Gentlemen on the streets. Rapscallions in the sheets.
True to form, what is seen isn’t always the most honest portrayal of conduct. These charlatans, these men of passion, enchanted ladies of their time. Poet Lord Byron fashioned She Walks in Beauty. Similarly, artist Dante Gabriel Rossetti committed the loveliness of his muses to canvas.
But what of those bad boys who were more than mere playboys. . ?
We’re glad you asked.
Making Sherlock Seem Elementary. . .
He came from Devil’s Gate, fittingly so.
There, in the neighborhood of the most wretched, Investigator Jerome Caminada learned all too well the ways of offenders.
Such insight led him to unconventional methods.
He crouched for hours inside a piano case to expose the Manchester music thief.
His penchant for disguise served him well. When immersed in character, Caminada fooled his chief constable.
Perhaps his most shocking approach involved hearts. Flattery got him everywhere. Described “of average build, but broadly set. . . with a quiet determination” by a reporter, Caminada was not above employing suave to sleuth. In practice, he’d called upon a lady close with the person of interest. Caminada offered his arm for a walk or treated her to an outing on the water.
ListVerse’s article 10 Incredible Stories About The Real-Life Sherlock Holmes makes note of one maid besotted with the detective, reporting “after Caminada got his man, he sent the poor girl a letter claiming he’d died.” It would seem all’s fair in law and amour.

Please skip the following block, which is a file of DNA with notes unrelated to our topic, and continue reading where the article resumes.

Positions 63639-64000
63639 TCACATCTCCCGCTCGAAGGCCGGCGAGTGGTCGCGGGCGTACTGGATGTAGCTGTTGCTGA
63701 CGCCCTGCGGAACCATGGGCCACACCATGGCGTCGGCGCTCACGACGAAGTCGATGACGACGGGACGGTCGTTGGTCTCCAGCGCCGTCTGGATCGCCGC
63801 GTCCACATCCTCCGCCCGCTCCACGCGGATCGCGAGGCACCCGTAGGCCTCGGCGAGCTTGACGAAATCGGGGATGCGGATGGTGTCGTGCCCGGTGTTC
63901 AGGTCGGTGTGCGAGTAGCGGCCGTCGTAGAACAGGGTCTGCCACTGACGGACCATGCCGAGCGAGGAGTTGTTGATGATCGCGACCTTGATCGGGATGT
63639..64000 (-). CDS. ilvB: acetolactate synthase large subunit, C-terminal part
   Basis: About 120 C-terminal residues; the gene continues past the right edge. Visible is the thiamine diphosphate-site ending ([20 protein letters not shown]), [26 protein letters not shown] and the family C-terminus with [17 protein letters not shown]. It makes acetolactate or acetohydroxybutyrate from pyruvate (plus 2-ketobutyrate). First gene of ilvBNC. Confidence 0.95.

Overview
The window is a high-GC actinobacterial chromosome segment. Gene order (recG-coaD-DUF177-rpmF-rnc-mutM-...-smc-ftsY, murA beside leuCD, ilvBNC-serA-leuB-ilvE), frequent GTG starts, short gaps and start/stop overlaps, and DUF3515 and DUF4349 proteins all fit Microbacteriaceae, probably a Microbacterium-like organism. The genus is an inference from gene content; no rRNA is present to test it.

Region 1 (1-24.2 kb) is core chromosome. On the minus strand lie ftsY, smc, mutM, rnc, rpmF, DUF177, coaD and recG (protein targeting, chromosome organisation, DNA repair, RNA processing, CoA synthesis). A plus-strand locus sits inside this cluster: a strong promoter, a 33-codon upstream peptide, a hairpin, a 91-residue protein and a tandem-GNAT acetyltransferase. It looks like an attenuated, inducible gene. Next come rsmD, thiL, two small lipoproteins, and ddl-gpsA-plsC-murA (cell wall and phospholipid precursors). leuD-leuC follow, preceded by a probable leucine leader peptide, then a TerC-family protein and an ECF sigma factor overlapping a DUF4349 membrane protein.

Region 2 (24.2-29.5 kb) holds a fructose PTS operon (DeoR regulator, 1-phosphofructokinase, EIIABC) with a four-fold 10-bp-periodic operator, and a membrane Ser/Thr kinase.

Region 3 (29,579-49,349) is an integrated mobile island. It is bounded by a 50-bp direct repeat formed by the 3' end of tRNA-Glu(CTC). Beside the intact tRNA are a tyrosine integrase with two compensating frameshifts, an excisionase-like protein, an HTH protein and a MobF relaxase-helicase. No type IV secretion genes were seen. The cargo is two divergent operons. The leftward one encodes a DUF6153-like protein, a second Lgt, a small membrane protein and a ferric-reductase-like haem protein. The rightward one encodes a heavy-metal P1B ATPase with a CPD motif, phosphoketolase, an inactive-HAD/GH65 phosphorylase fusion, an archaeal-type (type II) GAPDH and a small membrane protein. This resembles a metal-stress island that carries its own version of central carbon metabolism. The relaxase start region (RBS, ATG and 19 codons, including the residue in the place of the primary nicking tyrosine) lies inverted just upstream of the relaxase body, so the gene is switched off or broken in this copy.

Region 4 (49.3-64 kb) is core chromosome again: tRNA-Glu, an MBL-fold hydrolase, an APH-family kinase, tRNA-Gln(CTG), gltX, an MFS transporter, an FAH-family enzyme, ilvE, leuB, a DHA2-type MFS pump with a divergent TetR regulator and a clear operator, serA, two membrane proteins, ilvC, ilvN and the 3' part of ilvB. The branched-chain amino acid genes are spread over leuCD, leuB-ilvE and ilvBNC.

Straight Out of Nottingham. . .
He joined his own search party.
Scotty joined from behind, probably on a horse he’d stolen too. The man had some nerve. . . and an even better sense of humor.
“Wildest of all the reckless men who rode the Kalahari frontier was Scotty Smith. Every country has its Robin Hood, Dick Turpin or Captain Starlight – highwaymen of varying degrees of courtesy and crime,” said journalist and author Lawrence G. Green. “Scotty Smith was South Africa’s most notorious outlaw for many years, a legendary figure whose exploits live after him.”
Gentleman on the street. Heartbreaker underneath. Read Victorian Bad Boys – Tweet
McDreams Do Come True. . .
He is remembered as Dr. Love.
But Samuel Pozzi achieved far more than a high-profile relationship with actress Sarah Bernhardt. History Today notes “The enigmatic subject of a fine portrait by John Singer Sargent. . . was also a respected surgeon and gynecologist, soldier and politician, artist and collector.”
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His handsomeness and culture earned him the name of The Siren by classmates in medical school. However, upon becoming a teacher of his own, Pozzi preferred the comfort of white overalls.
Unparalleled in his field, when it was discovered Sarah possessed an ovarian cyst, she’d allow no other to treat her save Pozzi.
Her “Dr. God” documented her healing in a letter, writing Dear Friend, Sarah is convalescing well, cutting corners as usual. Decisive, courageous, firm and obedient. . . she will recover more quickly than most.
The luminaries endured a myriad of separations and reunions as is evident through published correspondence of The Diva and the Doctor God. Ultimately, however, they maintained a dear friendship for neither could bear to part with the other.
Have you ever fallen for a bad boy? Or attempted to redeem one?